Reducing Nearsightedness in Children

Nearsightedness (myopia) in children is often treatable, but it may also be linked to more severe forms of the eye disorder in adulthood. With a recent increase in this common eye disorder, researchers have set out to find if environmental factors could play a role. Two new studies, one in Taiwan and one in Denmark, may have found that link.

The Taiwanese study found that children who spent at least 80 minutes a day outdoors were less likely to develop nearsightedness, suggesting the act of being outdoors alone played a role in reducing the risk of childhood myopia. The Danish study took things a step further, monitoring the amount of time children spent in direct sunlight and found, unequivocally, that children who spent more time exposed to sunlight were less likely to develop myopia.

Time Outdoors

Time outdoors is essential for the physical and emotional development of children, and is now linked to a lower chance of nearsightedness. However, it is important to remember that sun exposure can harm vision as well.

To help you child receive the benefits of being outdoors without the risks of sun exposure and eye damage, make sure to outfit them with high quality sunglasses purchased from an experienced ophthalmologist. While there, talk to your ophthalmologist about vision screening for your child to help ensure optimal vision under any conditions.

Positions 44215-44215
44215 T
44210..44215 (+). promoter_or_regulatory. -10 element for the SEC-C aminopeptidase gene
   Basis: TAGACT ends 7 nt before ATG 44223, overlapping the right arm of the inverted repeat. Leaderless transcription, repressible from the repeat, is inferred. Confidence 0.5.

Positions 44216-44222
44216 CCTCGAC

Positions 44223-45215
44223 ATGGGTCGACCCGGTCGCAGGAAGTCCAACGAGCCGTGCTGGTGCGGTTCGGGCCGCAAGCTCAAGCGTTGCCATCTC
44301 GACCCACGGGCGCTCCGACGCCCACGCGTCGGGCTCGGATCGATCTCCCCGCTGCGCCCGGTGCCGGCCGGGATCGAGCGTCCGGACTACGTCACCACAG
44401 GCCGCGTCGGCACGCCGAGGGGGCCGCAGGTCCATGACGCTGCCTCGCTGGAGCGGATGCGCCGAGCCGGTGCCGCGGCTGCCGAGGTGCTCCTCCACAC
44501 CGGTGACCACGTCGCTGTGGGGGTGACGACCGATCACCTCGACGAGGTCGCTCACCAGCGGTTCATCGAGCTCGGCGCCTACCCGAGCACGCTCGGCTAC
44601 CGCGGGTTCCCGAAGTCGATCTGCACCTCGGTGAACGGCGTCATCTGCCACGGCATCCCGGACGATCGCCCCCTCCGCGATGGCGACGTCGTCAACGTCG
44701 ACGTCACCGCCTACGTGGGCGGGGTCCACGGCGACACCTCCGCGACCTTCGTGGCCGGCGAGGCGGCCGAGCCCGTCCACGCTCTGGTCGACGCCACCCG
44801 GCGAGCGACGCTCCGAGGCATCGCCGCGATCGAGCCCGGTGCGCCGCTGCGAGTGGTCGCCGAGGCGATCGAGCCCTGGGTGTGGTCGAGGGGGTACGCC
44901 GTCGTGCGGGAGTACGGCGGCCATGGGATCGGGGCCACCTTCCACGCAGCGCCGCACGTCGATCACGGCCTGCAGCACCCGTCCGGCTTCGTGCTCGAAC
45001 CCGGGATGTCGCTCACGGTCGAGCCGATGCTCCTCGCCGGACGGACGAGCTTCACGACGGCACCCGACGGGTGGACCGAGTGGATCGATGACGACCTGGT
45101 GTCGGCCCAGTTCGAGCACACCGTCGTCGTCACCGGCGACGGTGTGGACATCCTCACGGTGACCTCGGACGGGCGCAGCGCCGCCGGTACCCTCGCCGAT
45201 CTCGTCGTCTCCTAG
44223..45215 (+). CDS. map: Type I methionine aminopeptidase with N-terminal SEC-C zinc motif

To learn more about protecting your children’s eyes, please contact an eye doctor in your area today.

Identifying the Gene Mutations that Cause Myopia

Researchers at Duke Medicine believe they have found the gene mutations that cause the common eye disorder myopia (nearsightedness). The Researchers have discovered that when the genes that regulate copper and oxygen in eye tissue mutate, they can result in high-grade myopia, a condition that has been linked to an increased risk for issues such as:

  • Glaucoma
  • Retinal detachment
  • Cataracts

These findings, however preliminary, are paving the way for future research into copper deficiency and its link to high-grade myopia. Researchers are hoping to find a link that will enable them to help prevent serious disorders by addressing copper deficiency rather than necessitating more invasive procedures.

Protecting Your Eyes

High-grade myopia effects only two percent of the population, but myopia itself is the most common eye disorder in the United States. While there is no cure for myopia, it can be treated with glasses, contact lenses, and often through surgical procedures such as LASIK and PRK.

If you suffer from myopia and are interested in learning more about your options, talk to your ophthalmologist to find the solution that is best suited to meet your particular needs.

To find an experienced ophthalmologist in your area, please visit our Eye Doctor Directory today.